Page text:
Alejandra Illingworth, a 2021 communication disorders graduate, said that she remembered being initially upset about the original plans for commencement.
“When the university announced the plan with so many limitations, the question that came to my mind was, ‘What will we be able to do then?’” said Illingworth.
But now after hearing about the new updated details of an in-person commencement in July 2021, Illingworth feels so much better.
The university announced plans for in-person college-based commencement ceremonies celebrating the Class of 2020 and the Class of 2021 that will take place, Wednesday, July 21, through Friday, July 23, and Monday, July 26, through Thursday, July 29, according to a campus-wide email sent early Friday morning.
The email added that graduates will have their names read, be able to walk across the stage, bring two guests to the ceremony, and that the ceremony will “ follow public health protocols set by the state and county for large outdoor gatherings that are in place at the time of the event.”
Illingworth said that the pandemic has taken a lot of opportunities and experiences away from everybody, so,“ I really am happy that at least my college graduation will not be one of those things.”
On the other hand, she said that the limited number of guests allowed to attend is a downside, as she has a family of seven and a boyfriend who she wants to attend. But, she has still decided to attend the commencement in July.
Many other students like Illingworth have also had a hard time figuring out who their two guests will be.
Reina Escajeda, a 2021 social work graduate, was eager to hear the new updates for commencement after the postponement of the previously announced ceremonies.
Escajeda said that she is happy to hear the updated information but not happy to hear about the restrictions that will be in place.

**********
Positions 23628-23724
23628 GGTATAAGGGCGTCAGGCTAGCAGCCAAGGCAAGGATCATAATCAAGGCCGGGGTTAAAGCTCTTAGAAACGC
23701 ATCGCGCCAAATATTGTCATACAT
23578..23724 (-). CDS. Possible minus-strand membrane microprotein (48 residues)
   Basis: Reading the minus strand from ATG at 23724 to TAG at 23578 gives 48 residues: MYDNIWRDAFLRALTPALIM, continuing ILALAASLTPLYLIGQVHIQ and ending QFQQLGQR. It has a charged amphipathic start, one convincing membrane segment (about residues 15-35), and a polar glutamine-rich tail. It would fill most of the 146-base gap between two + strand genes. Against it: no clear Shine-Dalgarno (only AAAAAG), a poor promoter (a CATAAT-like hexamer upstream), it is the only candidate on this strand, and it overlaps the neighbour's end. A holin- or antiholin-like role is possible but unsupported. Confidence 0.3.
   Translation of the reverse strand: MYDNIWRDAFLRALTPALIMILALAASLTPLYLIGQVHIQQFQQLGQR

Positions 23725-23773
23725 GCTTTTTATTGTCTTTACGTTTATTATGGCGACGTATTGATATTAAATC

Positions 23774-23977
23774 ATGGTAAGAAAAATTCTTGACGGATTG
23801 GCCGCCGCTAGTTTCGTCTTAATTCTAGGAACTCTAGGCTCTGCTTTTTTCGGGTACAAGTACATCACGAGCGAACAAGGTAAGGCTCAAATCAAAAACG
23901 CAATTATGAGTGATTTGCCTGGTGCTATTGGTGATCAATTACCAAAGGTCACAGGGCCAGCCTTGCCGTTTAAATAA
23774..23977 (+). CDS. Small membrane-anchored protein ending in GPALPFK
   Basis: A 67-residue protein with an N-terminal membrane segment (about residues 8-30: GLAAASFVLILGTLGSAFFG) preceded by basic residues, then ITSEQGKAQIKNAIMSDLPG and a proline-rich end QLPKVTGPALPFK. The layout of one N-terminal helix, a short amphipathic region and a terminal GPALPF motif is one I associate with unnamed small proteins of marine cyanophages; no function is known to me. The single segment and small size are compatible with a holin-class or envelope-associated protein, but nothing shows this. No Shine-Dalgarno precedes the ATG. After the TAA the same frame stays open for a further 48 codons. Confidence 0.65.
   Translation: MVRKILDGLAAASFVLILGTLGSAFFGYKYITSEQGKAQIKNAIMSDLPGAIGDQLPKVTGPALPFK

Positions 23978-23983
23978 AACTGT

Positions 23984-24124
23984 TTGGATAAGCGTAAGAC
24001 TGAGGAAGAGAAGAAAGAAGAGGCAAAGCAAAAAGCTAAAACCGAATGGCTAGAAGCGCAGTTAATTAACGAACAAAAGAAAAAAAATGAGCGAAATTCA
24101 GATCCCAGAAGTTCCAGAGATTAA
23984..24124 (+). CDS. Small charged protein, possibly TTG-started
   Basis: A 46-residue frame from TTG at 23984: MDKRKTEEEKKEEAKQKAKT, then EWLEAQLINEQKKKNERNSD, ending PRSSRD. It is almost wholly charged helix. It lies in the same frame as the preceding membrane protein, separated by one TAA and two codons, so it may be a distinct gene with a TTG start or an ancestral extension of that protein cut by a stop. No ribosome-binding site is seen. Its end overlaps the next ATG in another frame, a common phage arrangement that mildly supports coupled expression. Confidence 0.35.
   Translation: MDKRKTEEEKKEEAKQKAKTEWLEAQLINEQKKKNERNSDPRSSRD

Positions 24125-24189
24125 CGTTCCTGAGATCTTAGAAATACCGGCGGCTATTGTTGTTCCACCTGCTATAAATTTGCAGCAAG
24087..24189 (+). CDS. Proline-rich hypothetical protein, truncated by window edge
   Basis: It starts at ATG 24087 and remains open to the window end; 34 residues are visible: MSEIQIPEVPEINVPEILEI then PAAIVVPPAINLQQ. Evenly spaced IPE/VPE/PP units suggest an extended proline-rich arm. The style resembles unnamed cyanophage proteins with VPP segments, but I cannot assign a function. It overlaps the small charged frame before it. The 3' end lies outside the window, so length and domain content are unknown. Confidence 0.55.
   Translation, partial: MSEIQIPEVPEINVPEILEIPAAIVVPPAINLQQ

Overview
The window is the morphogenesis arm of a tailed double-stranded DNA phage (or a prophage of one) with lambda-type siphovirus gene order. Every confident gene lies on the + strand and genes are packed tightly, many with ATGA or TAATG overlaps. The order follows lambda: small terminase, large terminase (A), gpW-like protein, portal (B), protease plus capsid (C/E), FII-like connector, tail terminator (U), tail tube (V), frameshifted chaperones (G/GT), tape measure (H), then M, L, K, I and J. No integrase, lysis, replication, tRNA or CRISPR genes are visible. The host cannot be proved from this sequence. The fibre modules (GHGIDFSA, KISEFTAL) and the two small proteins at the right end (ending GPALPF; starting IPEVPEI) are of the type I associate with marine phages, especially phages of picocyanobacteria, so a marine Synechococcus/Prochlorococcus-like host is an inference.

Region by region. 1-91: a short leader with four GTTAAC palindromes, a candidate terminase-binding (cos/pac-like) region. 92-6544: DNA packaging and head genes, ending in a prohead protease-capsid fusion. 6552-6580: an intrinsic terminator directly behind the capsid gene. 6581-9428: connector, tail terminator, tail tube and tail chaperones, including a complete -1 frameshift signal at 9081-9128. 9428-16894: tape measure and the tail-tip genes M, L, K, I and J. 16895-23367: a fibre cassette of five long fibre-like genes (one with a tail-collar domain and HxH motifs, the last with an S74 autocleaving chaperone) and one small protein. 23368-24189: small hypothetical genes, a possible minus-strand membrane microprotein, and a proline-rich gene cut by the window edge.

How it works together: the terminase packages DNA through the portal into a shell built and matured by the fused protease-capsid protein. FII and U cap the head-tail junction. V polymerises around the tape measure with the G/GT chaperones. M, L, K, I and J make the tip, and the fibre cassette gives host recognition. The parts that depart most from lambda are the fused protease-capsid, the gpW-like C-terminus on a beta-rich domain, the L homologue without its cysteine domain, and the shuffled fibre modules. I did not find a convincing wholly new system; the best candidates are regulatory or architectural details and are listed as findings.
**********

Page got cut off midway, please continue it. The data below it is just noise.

“Why are we only getting two tickets when things will be at full capacity June 15 and we had to wait this long to be able to graduate? I think students should be given a minimum of at least four to five tickets,” added Escajeda.
According to the California Department of Public Health, organizers of outdoor events with more than 10,000 attendees will be recommended, but not required, to stop physical distancing and coronavirus-related capacity limitations by June 15, 2021.
“Knowing that I am going to finally have a graduation ceremony” means a lot to Escajeda, who is a first-generation college student and a mother of a 6-year-old son.
Escajeda said that her son has seen her overcome many struggles to accomplish getting her bachelor’s.
“I want him to see me graduate so that he has a mindset that any goals he has can be possible,” said Escajeda.
Cheyenne DeWolf, a 2021 television, film and media graduate, is also very excited to graduate but “irritated” because she is not a local anymore.
Originally living in the dorms, DeWolf planned to move back in April 2020 but COVID-19 hit, and to stay safe she went to live back home in Detroit.
DeWolf and her family had planned their trip for the May 2021 ceremony, but that was soon postponed. DeWolf said that she hopes that the University officials keep their word this time and don’t cancel because she now has to spend more money on airfare to come for her commencement.
“I am looking forward to seeing everyone from my degree program and seeing each other for the first time in months,” said DeWolf.
Overall, DeWolf is “pretty pleased” with the new commencement guidelines and is excited to celebrate.
According to the email, details about tickets and the ceremonies will be announced on the commencement website on June 1.
The UT is awaiting a response from the University’s media relations team.